A fragment of such a conversation by S.W.
Hayter, links melody with chords to illuminate and differentiate these from colour
relations: "If we could see colours in the same complex way that we hear sounds, the
colours would interpenetrate"...as sounds normally do.
This might be another parallel to the way he used counterpoint which suggests the overall relevance of a group of lines which are not dictated by one but motivated by each other, to illuminate visual processes - another example of the way he uses music to cast light on painting. What might be the musical analogy between sounds and colours, bringing them together, assimilating them in one complex metaphor? - For instance, drawn coloured lines as the visual equivalent of melodic lines, intersect in one chord. One can hear this in depth in the chords and in succession in melodies or one can disentangle the individual melodies making up the chords. Perhaps one can not hear each note in the chord but one can perceive that something is missing when one omits one of these constituent melodies. Thus the interpenetration of these coloured visual lines in combinations, forms what might be the analogy of melody and chord in music.
Now is there such a complexity for the eye as for the ear? It is logically impossible to see more than one colour in one place. Even when a generalized vague colour arose at a distance as in Pointillist painting, when the surface itself is minute, from close-up, one perceives the distinct opaque precise bright colour. But this holds only for opaque colours: when the paint is transparent, one can see through it other colours lying beneath it or floating over it. The colour which belong to long lines are separated, so one can see their individual constituents. Both the individual colours emerging in the lines and the complex superimposed colours obtained from their intersections are visible. These superimposed colours are always unexpected, sometimes dark and unnamable, generating new sensations. In other words, it is this situation of transparent colours running in precisely determined lines and intermingling at certain points to create arising colours which is present here.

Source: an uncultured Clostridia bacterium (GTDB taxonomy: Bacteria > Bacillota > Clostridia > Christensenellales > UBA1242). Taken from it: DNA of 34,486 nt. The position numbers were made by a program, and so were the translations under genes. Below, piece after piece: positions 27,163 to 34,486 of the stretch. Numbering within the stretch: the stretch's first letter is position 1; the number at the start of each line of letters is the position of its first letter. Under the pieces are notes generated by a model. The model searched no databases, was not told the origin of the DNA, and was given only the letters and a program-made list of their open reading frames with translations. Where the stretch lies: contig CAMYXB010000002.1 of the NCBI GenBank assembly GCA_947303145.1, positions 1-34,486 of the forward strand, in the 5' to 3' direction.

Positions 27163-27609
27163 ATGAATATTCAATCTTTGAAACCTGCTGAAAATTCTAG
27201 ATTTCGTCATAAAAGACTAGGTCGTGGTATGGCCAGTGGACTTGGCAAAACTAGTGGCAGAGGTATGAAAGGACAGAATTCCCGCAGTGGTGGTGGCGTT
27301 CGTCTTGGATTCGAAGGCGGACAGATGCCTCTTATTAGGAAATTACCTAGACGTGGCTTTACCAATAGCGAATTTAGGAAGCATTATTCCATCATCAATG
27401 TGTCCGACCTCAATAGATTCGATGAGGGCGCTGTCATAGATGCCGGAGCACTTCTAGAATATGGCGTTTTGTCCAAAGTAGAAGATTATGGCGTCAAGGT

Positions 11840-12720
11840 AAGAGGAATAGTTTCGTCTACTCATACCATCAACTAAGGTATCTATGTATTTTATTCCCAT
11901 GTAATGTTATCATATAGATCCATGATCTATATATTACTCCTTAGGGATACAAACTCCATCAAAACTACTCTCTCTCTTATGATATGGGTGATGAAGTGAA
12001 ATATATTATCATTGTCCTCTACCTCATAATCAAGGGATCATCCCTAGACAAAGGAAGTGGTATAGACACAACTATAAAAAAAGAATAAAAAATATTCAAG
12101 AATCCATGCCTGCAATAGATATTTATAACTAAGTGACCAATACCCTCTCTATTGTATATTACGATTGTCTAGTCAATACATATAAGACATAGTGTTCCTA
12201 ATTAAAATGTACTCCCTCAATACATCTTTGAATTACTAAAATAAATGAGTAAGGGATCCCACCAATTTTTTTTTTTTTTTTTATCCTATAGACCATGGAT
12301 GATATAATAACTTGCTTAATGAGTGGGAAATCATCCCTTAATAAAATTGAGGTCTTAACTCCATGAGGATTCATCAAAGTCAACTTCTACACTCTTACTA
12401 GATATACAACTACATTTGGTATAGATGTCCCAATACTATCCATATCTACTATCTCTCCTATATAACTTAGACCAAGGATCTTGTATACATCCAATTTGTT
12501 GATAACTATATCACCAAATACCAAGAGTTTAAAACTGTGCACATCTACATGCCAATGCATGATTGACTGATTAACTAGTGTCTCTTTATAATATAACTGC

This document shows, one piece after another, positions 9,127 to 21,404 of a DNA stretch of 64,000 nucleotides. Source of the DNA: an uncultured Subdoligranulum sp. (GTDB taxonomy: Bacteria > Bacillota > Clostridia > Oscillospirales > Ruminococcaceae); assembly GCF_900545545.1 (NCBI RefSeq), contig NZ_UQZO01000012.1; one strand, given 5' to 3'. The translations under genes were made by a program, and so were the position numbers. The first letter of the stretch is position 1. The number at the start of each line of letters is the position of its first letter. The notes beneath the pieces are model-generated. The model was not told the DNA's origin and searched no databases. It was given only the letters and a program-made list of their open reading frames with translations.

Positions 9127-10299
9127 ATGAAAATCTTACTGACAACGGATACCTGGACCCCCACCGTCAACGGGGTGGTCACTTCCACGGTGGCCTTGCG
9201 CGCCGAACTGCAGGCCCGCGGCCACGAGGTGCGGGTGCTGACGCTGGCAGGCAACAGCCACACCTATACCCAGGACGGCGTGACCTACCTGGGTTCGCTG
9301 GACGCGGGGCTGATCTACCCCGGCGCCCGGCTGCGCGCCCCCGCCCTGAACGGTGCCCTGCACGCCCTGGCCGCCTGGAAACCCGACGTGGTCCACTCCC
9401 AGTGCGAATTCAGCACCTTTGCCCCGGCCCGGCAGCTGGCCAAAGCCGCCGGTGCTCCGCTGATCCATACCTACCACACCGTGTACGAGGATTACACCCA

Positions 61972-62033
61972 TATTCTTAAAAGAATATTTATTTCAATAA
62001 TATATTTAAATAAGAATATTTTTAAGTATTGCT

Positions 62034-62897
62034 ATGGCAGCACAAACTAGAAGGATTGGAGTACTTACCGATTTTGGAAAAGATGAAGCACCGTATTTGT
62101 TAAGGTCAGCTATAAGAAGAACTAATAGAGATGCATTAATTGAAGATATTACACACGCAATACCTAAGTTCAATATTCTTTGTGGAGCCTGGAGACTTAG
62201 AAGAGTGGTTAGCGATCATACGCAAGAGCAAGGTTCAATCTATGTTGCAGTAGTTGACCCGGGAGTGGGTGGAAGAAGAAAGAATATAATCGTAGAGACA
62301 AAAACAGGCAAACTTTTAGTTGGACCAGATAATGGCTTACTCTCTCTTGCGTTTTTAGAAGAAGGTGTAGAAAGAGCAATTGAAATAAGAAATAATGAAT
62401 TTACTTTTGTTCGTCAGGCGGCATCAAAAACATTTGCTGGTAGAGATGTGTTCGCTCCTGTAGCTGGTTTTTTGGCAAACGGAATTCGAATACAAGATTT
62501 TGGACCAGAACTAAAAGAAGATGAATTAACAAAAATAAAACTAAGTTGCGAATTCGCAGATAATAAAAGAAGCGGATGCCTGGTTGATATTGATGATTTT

Let us take a concrete example from music: a fragment of Telemann in which each of the horizontal lines can be heard as melody in time but which also join in the vertically arranged chords. It is this double life of music, both as melodies and as chords which one hears. If the eyes were trained to the same degree as the ears, one might actually see - disentangling the component colours from one complex colour and following them on their horizontal journey.
Fig.189. MINUET, G.P. Telemann, page 25, La flute Classique, Volume 1, R. Le Roy & H. Classens, Editions M. Combre, Paris
Fig.190. fragment of Minuet by Telemann with the chords held together as distinguished
.XXX. 1.4.1 FORMA E COLORE,
1980, watercolor on Japanese paper, 24,2 x 33,5 cm, 'Hayter e l'atelier 17', Carla Esposito, Electa, Milano, 1990, p. 92, Private Collection
Is it not possible to see this in this painting by S.W. Hayter - the long lines of pure colours intersecting so one can actually see several colours in the same spot delicately overlapping, leading to unnamable subtle colours and then continuing on their journey?
Several painters including Paul Klee and
Kandinsky made paintings inspired by music but this corresponded more to the mood of music
rather than to its internal structure. Some composers, Scribian and Schaeffer,
choregraphed visual light projections to be seen while their music was heard but this
corresponded externally to felt music rather than to the melodies and chords of the actual
In these three paintings below the horizontal lines - as the melodic lines - coinciding at certain points with other melodic lines create complex superimposed colours corresponding in music to chords. So painting can in this sense actually approach the condition of music.
.XXXI. COLOURED ADVENTURES OF
THE MORNING, S.W. Hayter
Circa 1980, Acrylic and pen on Japanese paper, 'Hayter e l'atelier 17', Carla Esposito, Electa, Milano, 1990, p. 93, Private Collection, Paris.